Woo’s challenges ahead

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Woo’s challenges ahead

Three-term Rep. Woo Sang-ho was elected floor leader of the main opposition Minjoo Party of Korea for the first two years of the 20th National Assembly. Earlier, the splinter opposition People’s Party picked veteran lawmaker Park Jie-won as its floor leader, followed by the ruling Saenuri Party’s election on Tuesday of three-term legislator Chung Jin-suk as its own floor leader for the next two years.

Now, the people are watching closely to see if the leaders are willing to do their fair share in a legislature with so many issues at hand.
Woo comes from the student activist-turned-politician lineage of the liberal party and the mainstream faction that is loyal to former presidential candidate Moon Jae-in and deceased President Roh Moo-hyun. Outright loyalists to Moon and Roh had not fielded any candidate other than Woo in his constituency.

Those who were recruited into politics based on their activities as student leaders who fought against the Chun Doo Hwan military regime in 1986 have long dominated the liberal scene and been blamed for the factional struggle due to their die-hard position in the opposition.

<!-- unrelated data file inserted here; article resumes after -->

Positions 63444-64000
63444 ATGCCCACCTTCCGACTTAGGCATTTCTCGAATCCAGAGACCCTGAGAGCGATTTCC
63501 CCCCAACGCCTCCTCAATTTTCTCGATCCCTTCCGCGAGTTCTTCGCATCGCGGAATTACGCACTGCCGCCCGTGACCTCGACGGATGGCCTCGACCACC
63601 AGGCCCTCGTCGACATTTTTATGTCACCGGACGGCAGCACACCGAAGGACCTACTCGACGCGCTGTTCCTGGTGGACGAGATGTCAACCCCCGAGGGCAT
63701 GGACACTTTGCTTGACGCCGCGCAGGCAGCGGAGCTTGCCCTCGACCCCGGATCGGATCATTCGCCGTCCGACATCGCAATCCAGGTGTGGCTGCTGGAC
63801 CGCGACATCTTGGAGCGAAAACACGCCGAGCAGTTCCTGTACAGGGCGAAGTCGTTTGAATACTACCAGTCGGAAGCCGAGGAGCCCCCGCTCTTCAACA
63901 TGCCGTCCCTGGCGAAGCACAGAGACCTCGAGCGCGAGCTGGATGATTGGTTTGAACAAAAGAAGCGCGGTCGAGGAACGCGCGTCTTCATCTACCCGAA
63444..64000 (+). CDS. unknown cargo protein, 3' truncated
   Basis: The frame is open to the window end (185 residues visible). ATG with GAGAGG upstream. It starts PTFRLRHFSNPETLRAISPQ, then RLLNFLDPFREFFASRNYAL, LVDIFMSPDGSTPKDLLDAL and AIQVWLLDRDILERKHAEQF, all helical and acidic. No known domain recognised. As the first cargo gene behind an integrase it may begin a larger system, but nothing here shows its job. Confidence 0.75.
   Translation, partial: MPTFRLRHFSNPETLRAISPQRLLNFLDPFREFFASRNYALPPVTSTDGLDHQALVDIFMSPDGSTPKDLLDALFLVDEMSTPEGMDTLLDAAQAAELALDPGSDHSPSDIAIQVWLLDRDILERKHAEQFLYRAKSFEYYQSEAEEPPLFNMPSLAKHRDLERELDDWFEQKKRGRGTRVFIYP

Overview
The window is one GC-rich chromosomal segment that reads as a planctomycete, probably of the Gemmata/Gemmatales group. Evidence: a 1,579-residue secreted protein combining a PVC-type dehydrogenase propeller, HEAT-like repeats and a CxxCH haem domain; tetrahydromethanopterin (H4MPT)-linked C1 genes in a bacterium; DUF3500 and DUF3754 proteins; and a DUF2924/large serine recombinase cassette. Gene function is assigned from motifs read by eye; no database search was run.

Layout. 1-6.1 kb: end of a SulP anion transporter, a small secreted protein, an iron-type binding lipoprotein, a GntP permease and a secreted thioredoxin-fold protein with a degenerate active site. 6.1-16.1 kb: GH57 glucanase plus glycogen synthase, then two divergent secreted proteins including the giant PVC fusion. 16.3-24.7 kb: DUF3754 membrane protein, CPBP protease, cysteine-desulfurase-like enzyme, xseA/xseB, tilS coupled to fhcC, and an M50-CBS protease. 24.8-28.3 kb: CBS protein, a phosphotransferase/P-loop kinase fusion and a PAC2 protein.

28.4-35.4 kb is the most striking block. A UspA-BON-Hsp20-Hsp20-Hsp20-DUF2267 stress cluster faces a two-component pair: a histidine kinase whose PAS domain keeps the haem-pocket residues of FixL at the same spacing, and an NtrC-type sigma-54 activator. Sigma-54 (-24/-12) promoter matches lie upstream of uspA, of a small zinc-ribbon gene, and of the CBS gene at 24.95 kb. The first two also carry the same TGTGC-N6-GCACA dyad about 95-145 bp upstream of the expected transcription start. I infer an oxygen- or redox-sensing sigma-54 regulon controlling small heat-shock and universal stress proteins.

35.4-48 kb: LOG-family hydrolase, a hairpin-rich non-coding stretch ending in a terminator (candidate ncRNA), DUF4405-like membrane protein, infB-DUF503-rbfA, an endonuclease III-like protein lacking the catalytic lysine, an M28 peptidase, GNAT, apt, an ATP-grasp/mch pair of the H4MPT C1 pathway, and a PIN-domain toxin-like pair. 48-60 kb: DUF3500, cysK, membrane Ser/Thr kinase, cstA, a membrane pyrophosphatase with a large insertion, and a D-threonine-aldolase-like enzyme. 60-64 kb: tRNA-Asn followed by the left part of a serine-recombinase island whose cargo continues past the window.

Woo has the responsibility of carving out a third way through compromise and balance instead of knee-jerk opposition and contention. The obligation is bigger, as he will be leading the largest party in the legislature. The incoming National Assembly is structured to be in a deadlock if the three parties — with no one holding the majority — do not cooperate and work closely.

Woo must be a practical negotiator instead of a spokesperson for the party leadership or its ideology. The party could gain the upper hand in the next presidential election if it performs well, considering just how numerous the challenges are and how high the stakes have become.

But the Minjoo Party has so far disappointed the public through an endless dispute about its interim leader, Kim Chong-in, and the blame game it has been playing over the party’s election defeat in North and South Jeolla, their traditional voting stronghold. The party’s approval rating has fallen from the top spot as a result.

Woo will be stepping onto the podium with a heavy responsibility on his shoulders. He must first cooperate with the other parties to pass much-delayed bills on the economy and act upon the campaign pledges that made the Minjoo Party the largest party in the first place.


JoongAng Ilbo, May 5, Page 26

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